In Kyle Whyte’s article “Our Ancestors’ Dystopia Now: Indigenous Conservation and the Anthropocene,” he illustrates that many indigenous peoples are already living in their tribe’s dystopian society, and have felt the effects of anthropogenic climate change since they were forced out of their land by colonists.
A definition I found for the term dystopia is: “an imagined world or society in which people lead wretched, dehumanized, fearful lives” (Merriam-Webster). Whyte, however, illustrates that for many indigenous people a dystopian way of living is neither imagined nor fictional, but reality. For many indigenous peoples, living in a world where their primary resources (ex. Water, fish, rice) have been overharvested, polluted, depleted, and, therefore, have become inaccessible, is the dystopia of their ancestors. Whyte emphasizes that indigenous people have already felt the impact of “anthropogenic environmental change at the hands of settlers, including changes associated with deforestation, forced removal and relocation, containment on reservations, liquidation of our lands into individual private property and subsequent dispossession, and unmitigated pollution and destruction of our lands from extractive industries and commodity agriculture, among many other examples”(Whyte 3-4). Therefore, climate destabilization is just one more environmental change for indigenous people to adapt to and isn’t a new concept.
This article is a crucial read for any caucasian individual who is concerned with climate change. White climate activists and supporters are continuously concerned about climate change, and what may happen in our dystopian futures. But we forget that, unlike the white race, indigenous peoples have had to adapt to anthropogenic environmental changes for hundreds of years. Indigenous peoples have an understanding that humans affect the environments in which they live; it is part of the cycle of life. However, whether it be because of Christianity or capitalism, white humans often do not realize this and exploit the world with naive aggression. We believe that the world is filled with endless resources, and perhaps is too large to be affected by mortals.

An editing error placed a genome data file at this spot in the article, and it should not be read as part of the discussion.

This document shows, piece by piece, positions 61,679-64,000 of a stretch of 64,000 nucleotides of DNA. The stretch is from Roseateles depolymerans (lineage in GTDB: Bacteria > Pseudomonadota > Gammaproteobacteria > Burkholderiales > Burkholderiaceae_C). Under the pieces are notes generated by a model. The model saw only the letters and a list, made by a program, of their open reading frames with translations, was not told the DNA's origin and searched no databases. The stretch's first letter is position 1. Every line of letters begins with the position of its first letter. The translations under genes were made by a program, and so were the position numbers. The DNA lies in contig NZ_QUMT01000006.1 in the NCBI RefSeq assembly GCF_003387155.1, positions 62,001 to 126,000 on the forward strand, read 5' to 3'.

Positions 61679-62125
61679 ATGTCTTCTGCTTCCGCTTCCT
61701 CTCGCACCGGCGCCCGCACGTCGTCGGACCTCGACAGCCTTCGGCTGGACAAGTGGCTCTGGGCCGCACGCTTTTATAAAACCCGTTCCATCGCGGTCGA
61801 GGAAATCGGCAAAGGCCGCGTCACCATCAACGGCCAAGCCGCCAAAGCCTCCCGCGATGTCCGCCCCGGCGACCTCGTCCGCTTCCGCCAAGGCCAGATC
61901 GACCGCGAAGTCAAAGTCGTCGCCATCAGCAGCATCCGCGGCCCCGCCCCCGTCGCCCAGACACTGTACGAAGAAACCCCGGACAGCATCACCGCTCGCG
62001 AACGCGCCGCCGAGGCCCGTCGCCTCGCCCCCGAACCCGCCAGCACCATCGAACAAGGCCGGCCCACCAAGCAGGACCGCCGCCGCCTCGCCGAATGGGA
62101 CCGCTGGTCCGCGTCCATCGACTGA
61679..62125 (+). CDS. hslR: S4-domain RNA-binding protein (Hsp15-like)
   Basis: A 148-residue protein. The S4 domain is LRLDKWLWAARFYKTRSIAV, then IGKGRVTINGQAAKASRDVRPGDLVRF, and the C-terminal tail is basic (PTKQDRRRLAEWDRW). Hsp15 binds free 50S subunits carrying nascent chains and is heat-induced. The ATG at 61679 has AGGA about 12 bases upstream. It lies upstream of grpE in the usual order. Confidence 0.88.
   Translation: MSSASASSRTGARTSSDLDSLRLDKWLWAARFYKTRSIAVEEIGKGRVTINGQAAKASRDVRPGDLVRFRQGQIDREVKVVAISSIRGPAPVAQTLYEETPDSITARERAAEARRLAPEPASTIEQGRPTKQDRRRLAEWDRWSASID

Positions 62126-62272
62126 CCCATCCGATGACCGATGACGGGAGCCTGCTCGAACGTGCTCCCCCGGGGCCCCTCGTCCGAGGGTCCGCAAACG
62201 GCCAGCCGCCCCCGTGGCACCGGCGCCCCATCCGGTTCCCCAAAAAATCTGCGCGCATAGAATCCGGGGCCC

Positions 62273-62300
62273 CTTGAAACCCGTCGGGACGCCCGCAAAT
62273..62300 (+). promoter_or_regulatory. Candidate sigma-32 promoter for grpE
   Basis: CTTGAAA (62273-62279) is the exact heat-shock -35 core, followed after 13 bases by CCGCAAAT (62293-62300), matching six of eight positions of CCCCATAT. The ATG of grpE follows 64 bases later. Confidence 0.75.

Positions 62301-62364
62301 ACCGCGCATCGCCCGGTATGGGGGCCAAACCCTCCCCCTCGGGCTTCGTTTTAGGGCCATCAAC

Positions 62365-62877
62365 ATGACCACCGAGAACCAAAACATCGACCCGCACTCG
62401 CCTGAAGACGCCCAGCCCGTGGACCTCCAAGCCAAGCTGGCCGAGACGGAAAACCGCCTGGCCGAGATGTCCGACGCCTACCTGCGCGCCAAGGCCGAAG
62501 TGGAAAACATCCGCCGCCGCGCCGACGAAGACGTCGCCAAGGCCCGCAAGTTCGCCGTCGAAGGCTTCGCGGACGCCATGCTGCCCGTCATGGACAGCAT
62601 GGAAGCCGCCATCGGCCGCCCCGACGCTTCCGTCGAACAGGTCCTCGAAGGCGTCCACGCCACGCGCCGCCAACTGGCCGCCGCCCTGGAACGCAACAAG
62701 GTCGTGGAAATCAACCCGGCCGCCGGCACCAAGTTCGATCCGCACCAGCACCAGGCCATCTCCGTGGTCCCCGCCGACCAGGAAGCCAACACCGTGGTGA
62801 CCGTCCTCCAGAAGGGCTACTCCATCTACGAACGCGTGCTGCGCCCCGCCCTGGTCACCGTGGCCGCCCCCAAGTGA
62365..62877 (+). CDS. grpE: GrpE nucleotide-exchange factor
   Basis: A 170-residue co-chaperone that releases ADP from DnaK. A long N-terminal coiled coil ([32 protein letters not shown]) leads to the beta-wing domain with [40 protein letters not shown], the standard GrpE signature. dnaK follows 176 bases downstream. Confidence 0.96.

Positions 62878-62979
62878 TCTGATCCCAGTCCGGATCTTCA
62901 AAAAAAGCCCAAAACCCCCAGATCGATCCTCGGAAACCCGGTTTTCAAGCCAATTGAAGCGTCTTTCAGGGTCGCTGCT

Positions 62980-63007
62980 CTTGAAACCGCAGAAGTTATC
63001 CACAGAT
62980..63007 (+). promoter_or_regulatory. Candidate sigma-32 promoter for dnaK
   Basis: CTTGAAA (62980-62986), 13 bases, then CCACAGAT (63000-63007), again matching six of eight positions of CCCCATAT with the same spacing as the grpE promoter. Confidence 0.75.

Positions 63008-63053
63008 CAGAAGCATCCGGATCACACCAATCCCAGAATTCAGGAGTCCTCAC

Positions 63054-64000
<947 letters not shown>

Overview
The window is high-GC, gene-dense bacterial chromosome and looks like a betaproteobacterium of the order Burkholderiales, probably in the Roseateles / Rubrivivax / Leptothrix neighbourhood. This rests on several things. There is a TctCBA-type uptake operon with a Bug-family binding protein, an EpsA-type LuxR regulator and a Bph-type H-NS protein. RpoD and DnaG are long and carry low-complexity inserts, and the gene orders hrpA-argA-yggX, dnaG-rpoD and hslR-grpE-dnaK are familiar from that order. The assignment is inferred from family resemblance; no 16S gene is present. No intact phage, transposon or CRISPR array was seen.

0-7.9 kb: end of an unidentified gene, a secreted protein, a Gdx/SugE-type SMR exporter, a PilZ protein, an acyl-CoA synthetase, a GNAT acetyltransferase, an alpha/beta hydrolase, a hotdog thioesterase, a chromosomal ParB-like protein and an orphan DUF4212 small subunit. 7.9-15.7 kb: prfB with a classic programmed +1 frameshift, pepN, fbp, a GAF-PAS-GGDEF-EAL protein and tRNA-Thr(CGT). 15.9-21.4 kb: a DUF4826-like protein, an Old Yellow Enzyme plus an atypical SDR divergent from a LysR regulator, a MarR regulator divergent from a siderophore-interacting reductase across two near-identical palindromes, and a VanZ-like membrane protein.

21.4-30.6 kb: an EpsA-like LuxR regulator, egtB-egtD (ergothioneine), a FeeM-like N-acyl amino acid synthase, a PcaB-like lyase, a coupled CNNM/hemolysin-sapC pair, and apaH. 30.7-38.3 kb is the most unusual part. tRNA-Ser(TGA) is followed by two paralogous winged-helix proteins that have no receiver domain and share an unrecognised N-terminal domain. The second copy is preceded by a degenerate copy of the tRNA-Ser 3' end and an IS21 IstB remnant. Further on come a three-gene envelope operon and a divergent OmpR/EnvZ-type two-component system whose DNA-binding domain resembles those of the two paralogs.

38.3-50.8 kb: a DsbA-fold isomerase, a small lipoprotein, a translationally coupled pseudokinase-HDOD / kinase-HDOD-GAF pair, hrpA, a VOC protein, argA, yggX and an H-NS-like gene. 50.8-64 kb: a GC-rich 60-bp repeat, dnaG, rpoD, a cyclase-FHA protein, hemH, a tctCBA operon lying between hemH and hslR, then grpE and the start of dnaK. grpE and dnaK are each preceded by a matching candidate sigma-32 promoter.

Whyte explains in his interview that white environmental scientists need to not just include a single indigenous individual in a talk or seminar, but instead need to go to where indigenous people live to learn from them. Whyte says that indigenous peoples are climate scientists too, in their own way (Video). I agree with this sentiment, because western science is not the only form of science, and should never be considered supreme. Indigenous peoples have a plethora of knowledge and skills regarding climate change and adapting to new climates. Most certainly some of these skills were acquired because of brutal acts by settler society, but they are there and deserved to be heard. But, I think is important when thinking about indigenous knowledge to not look at it as something settler society can use for our personal gain, because that would be perpetuating colonialism. It is not our knowledge, but it can be listened to and appreciated. If caucasian people ever use indigenous knowledge, it needs to be properly credited to those from who it came.
Merriam-Webster. (n.d.). Dystopia. Merriam-Webster. Retrieved October 11, 2021, from https://www.merriam-webster.com/dictionary/dystopia.
Video Talking #JustClimate and decolonizing climate science with Professor Kyle Whyte. (2017). YouTube. Retrieved October 11, 2021, from https://youtu.be/sbAqnbJTW3Y.
Whyte, K. (2017). Our Ancestors’ Dystopia Now: Indigenous Conservation and the Anthropocene. The Routledge Companion to the Environmental Humanities, 222–231. https://doi.org/10.4324/9781315766355-32